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The Housing Bear Who Finally Got It Right

Chris Thornberg

Today I'm at the 2008 Luxury Summit in Beverly Hills, a large event where experts will talk about the good, the bad, and the really ugly trends at the high end of the market. I'll blog what I learn, especially as it relates to public companies like Tiffany and LVMH (which trades in Europe).

Meantime, I want to talk about a guy named Chris Thornberg. As Ben Bernanke suggests this morning that interest rate cuts don't help a homeowner who's underwater in a mortgage, that perhaps lenders should instead write down the PRINCIPAL--as much as 50 percent!--Thornberg jokes he's on a "victory tour."

"We got a major real estate bubble," Thornberg said. "We got consumers due for some major retrenchment, we have a falling dollar, making U.S. assets look that much less desirable, a massive trade deficit."

He said that in December 2004.

For years, Thornberg gave his outlook as part of the UCLA Anderson Forecast, predicting the housing boom was about to bust. He was early. If you'd sold when he first suggested getting out, you would have lost quite a bit of equity gains. On the other hand, your home is probably now back down to what it was worth when Thornberg suggested getting out...

Last week, at the annual forecast dinner for the CFA Society of San Diego, Thornberg gave his current forecast. Folks, keep the Tums handy.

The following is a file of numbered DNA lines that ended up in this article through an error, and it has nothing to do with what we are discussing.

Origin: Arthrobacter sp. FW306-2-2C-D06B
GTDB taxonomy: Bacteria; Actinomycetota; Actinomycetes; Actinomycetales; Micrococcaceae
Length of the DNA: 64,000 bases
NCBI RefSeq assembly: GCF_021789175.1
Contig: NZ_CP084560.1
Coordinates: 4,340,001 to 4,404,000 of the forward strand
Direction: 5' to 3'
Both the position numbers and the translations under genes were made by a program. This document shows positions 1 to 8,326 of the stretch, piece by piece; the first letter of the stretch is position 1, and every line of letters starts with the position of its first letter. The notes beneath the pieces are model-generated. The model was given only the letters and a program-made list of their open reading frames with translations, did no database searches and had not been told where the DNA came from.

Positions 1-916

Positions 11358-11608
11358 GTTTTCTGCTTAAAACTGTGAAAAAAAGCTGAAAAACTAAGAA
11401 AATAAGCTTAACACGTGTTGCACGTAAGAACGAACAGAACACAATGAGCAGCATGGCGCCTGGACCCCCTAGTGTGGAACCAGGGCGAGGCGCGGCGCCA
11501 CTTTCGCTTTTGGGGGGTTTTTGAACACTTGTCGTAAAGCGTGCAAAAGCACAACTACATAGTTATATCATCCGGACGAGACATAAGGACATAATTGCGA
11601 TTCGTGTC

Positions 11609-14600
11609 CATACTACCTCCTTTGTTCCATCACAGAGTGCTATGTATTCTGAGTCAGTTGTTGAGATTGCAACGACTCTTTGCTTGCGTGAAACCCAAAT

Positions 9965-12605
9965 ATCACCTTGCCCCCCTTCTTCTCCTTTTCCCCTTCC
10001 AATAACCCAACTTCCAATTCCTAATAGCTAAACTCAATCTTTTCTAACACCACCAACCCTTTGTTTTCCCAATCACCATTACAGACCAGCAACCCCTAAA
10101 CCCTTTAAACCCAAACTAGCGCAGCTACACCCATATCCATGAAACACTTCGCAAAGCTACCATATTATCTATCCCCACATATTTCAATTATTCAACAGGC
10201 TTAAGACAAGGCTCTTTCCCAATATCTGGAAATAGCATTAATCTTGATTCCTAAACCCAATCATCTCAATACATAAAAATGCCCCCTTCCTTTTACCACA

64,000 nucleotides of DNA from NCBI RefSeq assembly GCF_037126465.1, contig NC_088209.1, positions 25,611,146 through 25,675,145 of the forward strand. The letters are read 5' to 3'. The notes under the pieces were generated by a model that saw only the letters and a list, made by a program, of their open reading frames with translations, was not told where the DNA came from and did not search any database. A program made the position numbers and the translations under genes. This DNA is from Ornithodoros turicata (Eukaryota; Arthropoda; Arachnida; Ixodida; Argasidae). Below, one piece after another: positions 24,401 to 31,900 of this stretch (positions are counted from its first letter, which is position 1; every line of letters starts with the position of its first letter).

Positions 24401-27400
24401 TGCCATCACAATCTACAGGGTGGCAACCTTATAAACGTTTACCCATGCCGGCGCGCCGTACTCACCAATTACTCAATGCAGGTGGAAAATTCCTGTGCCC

Thornberg, now with Beacon Economics, says the worst is yet to come. With the peak of loan resets coming in the third quarter this year, this is "the year of the walk-away." When I asked him if a lot of lenders may end up not resetting, he said, "It doesn't matter."

Thornberg says we are entering a recession and it's "hard to believe" anyone would say otherwise. Unlike the recession of 2001, consumer spending is now slowing after a 16-year run. As consumer spending slows, business spending will follow. In housing, we should have seen this coming. He claims that between 2004-2006, .75 new homes were built per new adult, while .6 is the norm. He says for the past two years, four million new units were built, while there were only two million new families.

He predicts we will see a 35 percent decline in home values from the peak, and a third of that has already occurred. He predicts a 2 percent decline in GDP this year, with only minimal help from the tax rebate stimulus package. One of his favorite new made-up words is "Intaxication," which means "the euphoria of getting a tax refund which evaporates once you realize it was your money to begin with."

Thornberg also cautions investors from listening too closely to Wall Street. "They. Don't. Care." He says Wall Street works solely for December 31st and the bonus that comes with the end of the year. "Three good bonuses and they're out of there." OUCH!

As for being too early to call the housing bust, Thornberg quips, "Trying to predict when a bubble is going to burst is like trying to predict what a crazy person is going to say next. If I knew that, he wouldn't be crazy."

So, when do things get better. Ever? "The good news about the recession is they do eventually end," he says. He thinks the economy will start to improve at the beginning of 2009, and that housing will bottom by the end of 2009 into the beginning of 2010. Regionally, though, it will be tougher in some spots. When an audience member asked whether to sell a couple of condos in Florida or wait it out, Thornberg said, "Sell. Now." He says the Florida housing market won't improve for eight years. EIGHT YEARS! Where'd I put those Tums.

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  • Based in Los Angeles, Jane Wells is a CNBC business news reporter and also writes the Funny Business blog for CNBC.com.

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